- I want to produce a passionate and thought provoking series of images on how I feel we as people are having our rights infringed and health endangered by those supposedly in charge but who put their status and careers in front of their duty of care and what should be their primary concern – us!
My intention initially was to take inspiration from what Andy Warhol did with the image of Chairman Mao in 1973.
It had background acrylic on canvas with an ink print of the portrait printed in the foreground.
I wanted to take a similar approach with a canvas painted with an everyday scene and print a contemporary figure or image I the foreground using the inkjet/acetone transfer/decalcomania technique.
I chose to satirise Ieuan Wyn Jones of the Welsh Assembly government in this recognisable way.
I saw him as someone who has jeopardised the health and environment of everyone in my local area due to his dealings with American corporation Covanta who plan to build the UK’s largest ever waste incinerator I an area already acknowledged has having a population with extremely poor health and the highest rate of pulmonary/heart disease in Wales.
I saw him as a figure guilty of political abandonment of those in need, in favour of short term gain.
Recently Lib-Dem MP John Hemming became a champion for free speech, this coming from a pot-bellied serial cheat and love rat who fathered a child with a mistress and who used taxpayers money to part-fund a private business.
I wonder if he’ll re-Tweet that?
- My development piece is called “It takes one politician and a truckload of shite to begin a generation of misery” and was transferred using translucent silicone sealant onto green masonry sack.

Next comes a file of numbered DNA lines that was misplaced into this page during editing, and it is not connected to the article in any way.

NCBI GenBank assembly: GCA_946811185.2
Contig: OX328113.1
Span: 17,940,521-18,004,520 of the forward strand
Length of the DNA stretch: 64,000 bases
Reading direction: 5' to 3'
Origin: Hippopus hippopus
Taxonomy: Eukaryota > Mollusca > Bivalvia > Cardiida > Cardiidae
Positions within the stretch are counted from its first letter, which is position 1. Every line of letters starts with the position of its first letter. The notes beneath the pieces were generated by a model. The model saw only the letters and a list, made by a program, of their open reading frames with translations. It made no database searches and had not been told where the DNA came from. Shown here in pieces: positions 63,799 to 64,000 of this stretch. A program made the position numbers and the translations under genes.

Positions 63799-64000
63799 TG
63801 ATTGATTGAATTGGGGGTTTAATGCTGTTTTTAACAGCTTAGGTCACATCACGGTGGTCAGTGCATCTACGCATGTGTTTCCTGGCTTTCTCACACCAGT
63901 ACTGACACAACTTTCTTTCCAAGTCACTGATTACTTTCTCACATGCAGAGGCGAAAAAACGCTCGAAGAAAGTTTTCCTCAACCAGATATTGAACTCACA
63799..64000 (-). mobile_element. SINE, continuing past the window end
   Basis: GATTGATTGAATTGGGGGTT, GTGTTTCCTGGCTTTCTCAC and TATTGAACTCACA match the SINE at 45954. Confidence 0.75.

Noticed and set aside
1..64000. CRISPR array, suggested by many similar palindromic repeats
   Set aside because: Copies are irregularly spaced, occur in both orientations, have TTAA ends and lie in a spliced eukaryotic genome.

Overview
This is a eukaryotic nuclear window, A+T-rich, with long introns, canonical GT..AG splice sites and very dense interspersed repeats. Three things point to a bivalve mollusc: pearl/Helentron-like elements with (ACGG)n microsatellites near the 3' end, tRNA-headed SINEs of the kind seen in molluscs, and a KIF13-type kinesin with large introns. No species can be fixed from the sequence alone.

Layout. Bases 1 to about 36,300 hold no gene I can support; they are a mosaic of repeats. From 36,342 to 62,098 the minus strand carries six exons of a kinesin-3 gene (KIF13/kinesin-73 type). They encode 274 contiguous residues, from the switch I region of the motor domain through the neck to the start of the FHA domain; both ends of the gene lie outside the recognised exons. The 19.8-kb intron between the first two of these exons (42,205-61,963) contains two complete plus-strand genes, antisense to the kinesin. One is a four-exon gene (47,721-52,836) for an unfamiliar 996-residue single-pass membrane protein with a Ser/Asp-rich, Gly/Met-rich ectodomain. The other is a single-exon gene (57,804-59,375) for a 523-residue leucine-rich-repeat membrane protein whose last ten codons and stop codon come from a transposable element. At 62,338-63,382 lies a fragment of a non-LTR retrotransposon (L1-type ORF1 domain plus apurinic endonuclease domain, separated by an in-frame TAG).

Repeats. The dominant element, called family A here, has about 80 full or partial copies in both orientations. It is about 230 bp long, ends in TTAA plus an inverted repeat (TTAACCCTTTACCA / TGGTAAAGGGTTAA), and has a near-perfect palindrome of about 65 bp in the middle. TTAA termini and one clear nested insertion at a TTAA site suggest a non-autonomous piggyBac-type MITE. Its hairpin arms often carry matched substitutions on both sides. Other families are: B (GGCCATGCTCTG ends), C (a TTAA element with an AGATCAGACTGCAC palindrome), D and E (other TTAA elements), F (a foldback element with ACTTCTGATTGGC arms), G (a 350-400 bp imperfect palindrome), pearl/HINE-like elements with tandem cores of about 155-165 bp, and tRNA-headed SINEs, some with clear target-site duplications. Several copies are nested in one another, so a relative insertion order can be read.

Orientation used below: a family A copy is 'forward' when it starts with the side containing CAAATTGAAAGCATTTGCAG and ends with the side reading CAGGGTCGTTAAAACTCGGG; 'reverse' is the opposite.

For research and for the purpose of inspiration, museum visits and galleries I have attended were:
- National Museum of Wales, Aberdare Museum, St David’s Hall Cardiff, Bay Arts Gallery and Cardiff Bay Crafts Gallery.
Some of the more relevant artists to the project I had in mind that I felt most inspired by included established artists such as:
- John Piper, Terry Setch (especially Landfil 2010), Dave Brook’s plaster and pigment work (Tract11 & Tract 12)
- newly qualified artists I viewed such as Nicole Thoss’ copy transfer ceramics (Scream No.1 & No.2 and Kidnapping), Dawn Dupree (It’s Never Black and White) and Vicky Shaw (various).
- The Nicole Thoss copy transfer works were especially interesting to me as this,prior to any gallery visits,is the technique I had been researching, along with investigating various materials to transfer onto.
The three artworks I have chosen to represent my final works in this project are deliberately displayed in the following sequence;
a) “Things that should happen, but don’t”,
b) “I am someone too”,
c) “You’ve fallen for the monkey trap.
This is because there is a narrative quality that I wanted to convey to the observer.
- The three parts come together to show the phenomenon of Proximal Abandonment beginning with the Authority figures and their rush for a quick fix to the problem of residual waste management and the promises of a profit hungry American incinerator corporation homing in on an already deprived ex-coal field community, a place wherein some areas have a male life expectancy of less than 59 years of age.
- Secondly onto the sombre, yet defiant figure of a young child protesting.
I convey that she has been abandoned and her rights discarded or ignored.
She represents us and our future generations, I hope to evoke and convey ideas and release feelings about social and political abandonment using the sack cloth background.
- Thirdly, the image of man’s closest cousin, the chimpanzee, in a contemplative, possibly mocking pose.
This echoes an allegorical passage from “Zen and the Art of Motorcycle Maintenance” on short sightedness and it’s many fatal pitfalls and begs the question are they making monkeys of us all?